Social Media Strategies for Artists in Cortaro 85652 – SEO builds local businesses

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When discussing social media strategy for artists, Ok, honestly, is your social profile helping to the growth of your fan base? You likely have thoughtfully created material with attention to great material but if no one knows about your music, you’ll struggle to build an audience. Musicians just starting invest too much time focusing on self-promotion. For many, the primary communications or marketing method they use is social media, but the trouble is that this is a communication that is single direction, leaving fans with no way to engage, other than making a purchase. Every post turns into a desperate version of “buy my stuff!” While sales ought to be an objective, building your brand and informing your fans in a natural way is the ultimate goal. Check out the newartistmodel.com for more resources.

70 percent of your social material needs to build your brand.

The biggest bulk of your material must be centered on your message and brand. Maybe your brand is hardcore, on the other hand your character is with a sense of humor. Blend the two in a way that gives your fans a view into who you are. Try posting a picture of you vocalizing in the studio, or composing a sincere thank you to your supporters. Don’t forget, your fans want to get into your life, so usher them backstage. Show them the exciting, normal, and even the mundane aspects of your day/life. Engage them with your social network. Facebook. Google+. Tumblr. Pinterest. Instagram. Twitter.

20% of your social media content must be shared from and for other singers.

If a band invited you to perform with them in Cortaro, let your followers in Arizona know about it. Develop relationships with other artists, bands and influencers, and you’ll establish a beneficial network by way of social media. Think of these influencers as amplifiers of your brand. As an up-and-coming vocalist, you’ll be continuously gigging with other groups and teaming up with artists, self-employed professional photographers, recording engineers, graphic designers, etc. Use this 20 percent of your social focus to deepen these important relationships. All you need is the right artist at the perfect time to tweet about you, and that contract you’ve been seeking maybe waiting in your email. Read how Twitter and Rolling Stone are curating live music gigs.

10% of the material should be promotional.

LA based producer Flying Lotus installed a live-stream while playing his recent record, You’re Dead. With Facebook Live, YouTube Live, Instagram, and Snapchat, the options for live video streaming leave no excuse for not doing this. Flying Lotus then continued to live-tweet throughout the whole album about cool, intriguing facts that nobody would have understood, such as the story behind why he utilized a certain sample or the rap artist he originally wanted for a specific beat.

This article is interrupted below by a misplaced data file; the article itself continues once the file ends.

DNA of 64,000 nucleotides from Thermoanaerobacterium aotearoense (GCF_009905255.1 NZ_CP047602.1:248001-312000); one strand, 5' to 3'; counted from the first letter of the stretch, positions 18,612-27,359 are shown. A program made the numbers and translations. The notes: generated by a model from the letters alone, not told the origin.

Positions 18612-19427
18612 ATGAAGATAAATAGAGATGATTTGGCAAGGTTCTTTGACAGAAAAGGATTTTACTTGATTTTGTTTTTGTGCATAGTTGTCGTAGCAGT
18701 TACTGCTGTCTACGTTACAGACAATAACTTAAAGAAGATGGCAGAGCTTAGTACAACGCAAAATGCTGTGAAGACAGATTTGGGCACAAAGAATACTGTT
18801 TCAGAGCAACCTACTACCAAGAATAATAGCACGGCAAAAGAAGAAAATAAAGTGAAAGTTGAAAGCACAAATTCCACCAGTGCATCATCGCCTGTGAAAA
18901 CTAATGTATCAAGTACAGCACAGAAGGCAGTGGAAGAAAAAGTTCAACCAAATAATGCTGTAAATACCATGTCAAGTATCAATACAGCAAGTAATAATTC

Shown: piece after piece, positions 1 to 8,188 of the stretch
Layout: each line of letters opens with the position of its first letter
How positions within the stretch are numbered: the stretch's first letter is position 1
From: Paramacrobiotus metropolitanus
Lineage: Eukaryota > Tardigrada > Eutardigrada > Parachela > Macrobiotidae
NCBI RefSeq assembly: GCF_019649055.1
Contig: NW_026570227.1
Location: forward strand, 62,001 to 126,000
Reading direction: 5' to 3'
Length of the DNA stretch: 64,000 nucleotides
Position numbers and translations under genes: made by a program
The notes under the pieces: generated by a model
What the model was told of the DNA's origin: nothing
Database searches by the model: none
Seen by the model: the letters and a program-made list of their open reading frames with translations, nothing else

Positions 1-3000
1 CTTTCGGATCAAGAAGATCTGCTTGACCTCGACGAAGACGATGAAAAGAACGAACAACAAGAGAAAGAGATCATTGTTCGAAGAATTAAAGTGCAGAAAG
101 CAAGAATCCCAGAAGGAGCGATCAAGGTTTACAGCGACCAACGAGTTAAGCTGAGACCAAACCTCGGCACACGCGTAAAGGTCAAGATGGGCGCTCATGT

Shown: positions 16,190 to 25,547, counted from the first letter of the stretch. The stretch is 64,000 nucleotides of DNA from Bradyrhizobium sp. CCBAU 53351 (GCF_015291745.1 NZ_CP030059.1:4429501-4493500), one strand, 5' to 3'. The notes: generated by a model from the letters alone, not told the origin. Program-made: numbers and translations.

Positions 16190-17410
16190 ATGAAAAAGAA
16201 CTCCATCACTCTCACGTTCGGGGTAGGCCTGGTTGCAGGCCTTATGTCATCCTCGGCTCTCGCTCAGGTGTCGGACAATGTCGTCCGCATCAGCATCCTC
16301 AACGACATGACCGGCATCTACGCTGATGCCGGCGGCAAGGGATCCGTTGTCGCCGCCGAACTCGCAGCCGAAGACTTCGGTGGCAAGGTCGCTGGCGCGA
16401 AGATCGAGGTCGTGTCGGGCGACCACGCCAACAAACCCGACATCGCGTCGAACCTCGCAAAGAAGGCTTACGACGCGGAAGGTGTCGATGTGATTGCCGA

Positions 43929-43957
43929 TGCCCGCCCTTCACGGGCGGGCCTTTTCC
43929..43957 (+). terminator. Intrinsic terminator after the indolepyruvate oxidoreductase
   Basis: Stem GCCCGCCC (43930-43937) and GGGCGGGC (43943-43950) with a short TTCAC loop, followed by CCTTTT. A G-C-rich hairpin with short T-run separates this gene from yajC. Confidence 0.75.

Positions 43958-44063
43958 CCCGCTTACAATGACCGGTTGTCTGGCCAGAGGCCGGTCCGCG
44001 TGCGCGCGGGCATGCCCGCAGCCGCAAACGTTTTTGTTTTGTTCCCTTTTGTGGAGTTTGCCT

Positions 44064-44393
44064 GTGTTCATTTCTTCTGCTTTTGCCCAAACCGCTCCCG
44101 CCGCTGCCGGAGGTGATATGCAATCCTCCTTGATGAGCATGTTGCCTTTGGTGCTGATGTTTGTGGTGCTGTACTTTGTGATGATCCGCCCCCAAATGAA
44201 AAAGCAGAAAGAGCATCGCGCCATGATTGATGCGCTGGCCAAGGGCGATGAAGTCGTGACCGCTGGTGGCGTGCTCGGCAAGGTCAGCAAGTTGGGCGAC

Managing social media requires attention to detail, however it can be fun. It’s a terrific method to communicate with your audience. The band Korn is yet another example of an artist who has built a loyal fan base by engaging fans beyond their music, as this video shows.



The content you release should be extensive and fun, but it must build to the story behind your band and your career. UK indie electro trio the double x does a magnificent job with sharing images of their journeys in the studio as well as hanging out with friends. Their fans find this content to be special and endearing, while at the same time it reveals the individual personality of the band.


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Social media marketing is about communicating with your fans, not at them. Everybody has that pal who shamelessly puts his or her self-promotion into your social media status reports, and it gets annoying. It’s true, you need to inform people regarding what you’re doing, but it does not have to be one-way. Bring your fans into the conversation, don’t alienate them.


Bottom line, with social, don’t overdo self-promotion, use it sparingly. Say you have ten social posts over 2 weeks, you will want to make 7 or so appropriate to your brand, approximately two about a different job that you are involved with, and 1 or two a direct call-to-action to buy your music. This content model gives flexibility and the chance to be imaginative with your online voice.

I hope that you found the seventy-twenty-ten rule useful. Examples of social posts you should be making:

+ Publishing a new album release from a band you performed with.

+ Posting info about a new side job one of your band member is pursuing.

+ Sharing an event hosted by a location who has scheduled you or your band.

This content should not be random. You must truly believe in exactly what you’re sharing. Whatever you share publicly comes back to your brand. If you publish about an irrelevant project, your fans might question the consistency of your message.